Morgan Stanley is out with its latest U.S. equity strategy note, and in it the firm lays out the possibility that the S&P 500 could hit 3000 within five years.
Chief Equity Strategist Adam Parker argues that if the credit cycle is like the 1990s, stocks have a long ways to go.
That core idea is presented in one slide:
So why might we be looking at a repeat of a 90s-like credit cycle? Essentially because private-sector balance sheets continue to show signs of health and improvement, and there's room for leverage to grow.
For example, delinquencies are at multi-year lows and still declining.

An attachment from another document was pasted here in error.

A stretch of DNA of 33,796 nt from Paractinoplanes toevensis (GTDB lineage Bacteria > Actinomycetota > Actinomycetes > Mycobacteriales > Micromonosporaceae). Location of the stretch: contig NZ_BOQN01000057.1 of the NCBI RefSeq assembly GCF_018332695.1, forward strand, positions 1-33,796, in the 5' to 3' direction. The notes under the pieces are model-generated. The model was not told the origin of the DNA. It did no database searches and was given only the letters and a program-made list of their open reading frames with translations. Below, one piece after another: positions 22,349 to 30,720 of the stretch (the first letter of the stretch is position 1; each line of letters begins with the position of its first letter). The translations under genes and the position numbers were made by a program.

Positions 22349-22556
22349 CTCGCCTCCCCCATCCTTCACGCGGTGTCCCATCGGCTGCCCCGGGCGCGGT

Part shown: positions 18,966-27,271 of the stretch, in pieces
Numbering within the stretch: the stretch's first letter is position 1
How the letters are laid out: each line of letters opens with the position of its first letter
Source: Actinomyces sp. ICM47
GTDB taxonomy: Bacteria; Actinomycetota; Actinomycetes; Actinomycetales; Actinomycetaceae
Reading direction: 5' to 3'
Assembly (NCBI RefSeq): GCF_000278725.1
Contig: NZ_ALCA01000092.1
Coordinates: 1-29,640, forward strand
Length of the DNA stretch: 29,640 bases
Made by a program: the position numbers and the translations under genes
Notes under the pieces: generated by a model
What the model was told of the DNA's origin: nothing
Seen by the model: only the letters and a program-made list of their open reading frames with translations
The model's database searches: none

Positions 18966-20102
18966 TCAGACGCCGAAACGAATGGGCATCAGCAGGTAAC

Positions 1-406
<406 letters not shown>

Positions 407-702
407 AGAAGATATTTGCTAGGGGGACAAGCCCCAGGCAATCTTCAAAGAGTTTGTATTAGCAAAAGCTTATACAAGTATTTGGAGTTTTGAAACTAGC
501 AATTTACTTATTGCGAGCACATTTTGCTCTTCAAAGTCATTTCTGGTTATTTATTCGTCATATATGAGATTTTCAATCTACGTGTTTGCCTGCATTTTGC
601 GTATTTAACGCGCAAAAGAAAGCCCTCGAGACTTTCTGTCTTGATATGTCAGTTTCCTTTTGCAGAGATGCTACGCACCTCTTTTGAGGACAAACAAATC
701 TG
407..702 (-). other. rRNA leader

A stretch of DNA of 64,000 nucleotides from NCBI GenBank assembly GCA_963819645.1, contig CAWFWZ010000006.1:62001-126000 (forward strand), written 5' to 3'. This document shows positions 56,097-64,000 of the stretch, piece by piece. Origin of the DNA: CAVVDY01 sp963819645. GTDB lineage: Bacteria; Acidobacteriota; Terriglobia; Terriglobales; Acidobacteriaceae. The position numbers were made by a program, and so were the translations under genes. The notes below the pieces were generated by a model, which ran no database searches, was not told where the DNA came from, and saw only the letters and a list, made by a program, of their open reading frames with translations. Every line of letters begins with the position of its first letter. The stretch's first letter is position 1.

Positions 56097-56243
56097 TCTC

Other personal debt metrics have come way down.
And corporate debt-to-equity remains quite low by historical standards.
The are other points in there as well, including the fact that Consumer Confidence is still only at "average" levels and therefore has plenty of more room to run. Bottom line though is that the credit cycle doesn't look like a peak.
In the meantime, Morgan Stanley's base-case S&P forecast is for the index to rise to 2275 by the end of the year.